Features Technology

How can you protect your personal data?

CLEMENT SINYANGWE
PREVIOUSLY I discussed business continuity plan, how important it is to business organisations and the stages involved in creating one. This discussion triggered a lot of ICT and business administrators’ reactions. Up to this moment i am still receiving a lot of queries about it, agony is being questioned by one of my bosses on whether my section has implemented one as they say we have to practise what we preach.
This week, I decided to discuss a similar issue though with a shift from the corporate perspective to a personal one. I was prompted to take on this issue after noticing how people, especially students, cry over data loss after a lengthy duration of their inputs on work such as dissertations or theses.
With accorded permission, let me give a case of my two colleagues, My big sister Mable Kabisa, who almost lost the data she’s worked for over a long period of time including her dissertation due to be presented in a shortest period of time to come. My sister, who is a BBC (Born before computers) as people put it, always thought she was safe with all her business and academic data being stored just on her laptop, which she treasured and moved with where ever she went.
It was one sad day when thieves broke into her car which was nicely parked and managed to go away with her laptop. luckily enough for her dissertation, she had something in her mail box which she sent to the supervisor, which worked as a backup.
The other colleague is Edwin Mwape Mpundu, who came to my office two days ago panicking and sweating that his laptop had crashed and that he had no backup at all.
He wanted me as an expert to retrieve his lost data, or he had to re-start re-doing his dissertation which has to be presented in the next few weeks. Luckily enough, I managed to work around his issue and immediately he made a backup.
I always advise people that data protection is key and should be respected. Usually people get comfortable by just saving and storing data on the PC or laptop. we never think of any eventualities such as the ones happened to my two colleagues.
It is when they happen that we rush to the ICT experts for help, but why allow situations to be worse before we take precautions? It is very easy to prevent data loss, especially at a personal level.
My surprise is people can have flash disks, external hard drives, compact disks and even email boxes where they can store data but that never happens. on the other hand, some may prefer working on any of the external storage devices I have mentioned without leaving a copy on their PC.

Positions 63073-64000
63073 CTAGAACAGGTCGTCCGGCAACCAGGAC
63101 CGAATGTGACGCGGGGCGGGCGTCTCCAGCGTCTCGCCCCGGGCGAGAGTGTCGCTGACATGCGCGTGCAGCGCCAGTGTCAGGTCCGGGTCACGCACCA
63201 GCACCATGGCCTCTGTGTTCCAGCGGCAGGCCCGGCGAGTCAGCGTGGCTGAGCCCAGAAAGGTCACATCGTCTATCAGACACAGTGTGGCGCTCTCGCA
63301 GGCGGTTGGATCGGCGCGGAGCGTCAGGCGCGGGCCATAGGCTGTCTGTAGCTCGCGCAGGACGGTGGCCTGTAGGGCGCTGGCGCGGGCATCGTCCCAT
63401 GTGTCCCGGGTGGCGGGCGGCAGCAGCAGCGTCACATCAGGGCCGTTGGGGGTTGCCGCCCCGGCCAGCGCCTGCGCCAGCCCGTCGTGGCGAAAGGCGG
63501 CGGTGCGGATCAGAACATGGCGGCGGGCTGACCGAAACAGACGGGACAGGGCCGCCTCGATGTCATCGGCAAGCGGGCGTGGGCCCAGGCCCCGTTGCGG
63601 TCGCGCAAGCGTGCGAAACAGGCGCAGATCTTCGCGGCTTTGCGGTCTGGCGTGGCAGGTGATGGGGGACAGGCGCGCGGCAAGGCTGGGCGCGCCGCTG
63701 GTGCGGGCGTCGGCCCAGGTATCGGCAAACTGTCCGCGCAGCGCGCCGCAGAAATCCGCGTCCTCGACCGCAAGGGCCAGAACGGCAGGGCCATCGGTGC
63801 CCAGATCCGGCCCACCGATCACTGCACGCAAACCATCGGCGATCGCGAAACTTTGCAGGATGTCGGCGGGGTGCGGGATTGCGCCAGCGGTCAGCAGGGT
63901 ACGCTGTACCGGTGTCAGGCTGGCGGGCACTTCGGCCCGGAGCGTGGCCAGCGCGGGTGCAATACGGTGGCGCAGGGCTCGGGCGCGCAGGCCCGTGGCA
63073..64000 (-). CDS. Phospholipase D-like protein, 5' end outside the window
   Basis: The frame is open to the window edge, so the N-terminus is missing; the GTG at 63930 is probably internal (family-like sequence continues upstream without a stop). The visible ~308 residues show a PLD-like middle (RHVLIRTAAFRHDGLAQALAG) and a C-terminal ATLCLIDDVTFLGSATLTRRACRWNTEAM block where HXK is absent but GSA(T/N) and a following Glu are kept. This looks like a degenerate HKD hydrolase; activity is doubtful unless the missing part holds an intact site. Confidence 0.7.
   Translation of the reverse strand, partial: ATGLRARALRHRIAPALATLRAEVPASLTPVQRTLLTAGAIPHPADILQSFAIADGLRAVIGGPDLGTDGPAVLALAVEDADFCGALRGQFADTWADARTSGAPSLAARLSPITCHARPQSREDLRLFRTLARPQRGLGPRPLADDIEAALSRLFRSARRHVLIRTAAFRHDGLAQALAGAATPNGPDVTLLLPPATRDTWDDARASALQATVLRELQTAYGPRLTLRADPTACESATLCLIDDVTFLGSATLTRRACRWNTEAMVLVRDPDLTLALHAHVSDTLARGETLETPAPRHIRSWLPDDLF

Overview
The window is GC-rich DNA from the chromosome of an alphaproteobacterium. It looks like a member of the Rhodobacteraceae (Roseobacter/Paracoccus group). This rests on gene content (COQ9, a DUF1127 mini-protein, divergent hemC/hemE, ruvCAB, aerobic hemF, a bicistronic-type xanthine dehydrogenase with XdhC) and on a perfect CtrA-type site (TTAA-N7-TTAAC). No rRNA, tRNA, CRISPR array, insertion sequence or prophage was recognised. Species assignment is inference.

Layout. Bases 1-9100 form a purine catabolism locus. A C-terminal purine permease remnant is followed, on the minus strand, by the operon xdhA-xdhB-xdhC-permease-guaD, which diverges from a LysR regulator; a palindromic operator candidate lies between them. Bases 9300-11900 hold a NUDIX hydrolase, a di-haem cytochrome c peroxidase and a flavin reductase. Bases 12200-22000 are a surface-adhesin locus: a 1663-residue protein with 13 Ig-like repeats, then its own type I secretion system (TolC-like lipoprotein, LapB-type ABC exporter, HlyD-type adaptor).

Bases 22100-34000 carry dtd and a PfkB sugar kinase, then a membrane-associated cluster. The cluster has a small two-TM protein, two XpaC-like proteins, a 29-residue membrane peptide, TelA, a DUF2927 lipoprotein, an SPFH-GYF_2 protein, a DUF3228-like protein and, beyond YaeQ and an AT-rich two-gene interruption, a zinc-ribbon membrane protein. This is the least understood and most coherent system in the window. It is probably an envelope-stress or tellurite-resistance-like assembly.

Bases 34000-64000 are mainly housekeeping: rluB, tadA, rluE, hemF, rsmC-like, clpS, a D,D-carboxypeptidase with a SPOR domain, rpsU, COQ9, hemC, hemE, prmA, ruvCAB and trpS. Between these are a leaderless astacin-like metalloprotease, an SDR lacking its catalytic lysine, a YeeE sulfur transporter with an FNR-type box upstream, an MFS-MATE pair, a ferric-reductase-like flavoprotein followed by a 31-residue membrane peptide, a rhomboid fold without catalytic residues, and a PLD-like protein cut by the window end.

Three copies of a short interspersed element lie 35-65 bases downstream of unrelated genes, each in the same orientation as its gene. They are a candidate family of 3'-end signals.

Let me offer all of those colleagues who are culprits. Please ensure that you develop a habit of at least making a minimum of three (03) backups.
I remember our early days in ICT’s when we were taught of the three types of backups called ‘grandfather’, ‘father’ and ‘son’ backups. This is as simple as it sounds; the grandfather is the main backup, and in a case where he dies, the father takes over as a second backup and when he also dies, the son works as a third backup.
The ‘son’ then gives birth to a child and becomes a ‘father’ and eventually a ‘grandfather’, the cycle keeps repeating.  And please, never ever keep these backups in one place or you risk losing all of them at once which defeats the purpose. It is advisable to keep some of the work on you work PC, another one on your laptop and the third on any of your external storage devices. Nowadays, there is even drop box, which is free. All you need is internet access then create an account and store your data which can be accessed from anywhere.
Each time you finish working on anything on your computer, please ensure that you make these backups to avoid data loss. I know in most cases we feel lazy and usually say it’s fine I will do some backups tomorrow but we never realise that your laptop can crash anytime without giving you any sign or worse off being stolen, your house or office can get fire and have all your things, including your backups destroyed. now what happens if you keep your data on a single PC or all your backups in the same place? Guess we all know the answer to that question.
I know the backing-up process sounds very tedious but try to think of the consequences that might come from loss of data. Those of you who have experienced data loss before like my two colleagues mentioned earlier can attest to this.
But if you still feel it is better keeping your data on one PC, don’t say i never warned you and remember, i will gladly wait to help you on a cost. And it’s not cheap retrieving data.
The author is Zambia Daily Mail Limited Deputy ICT Manager.

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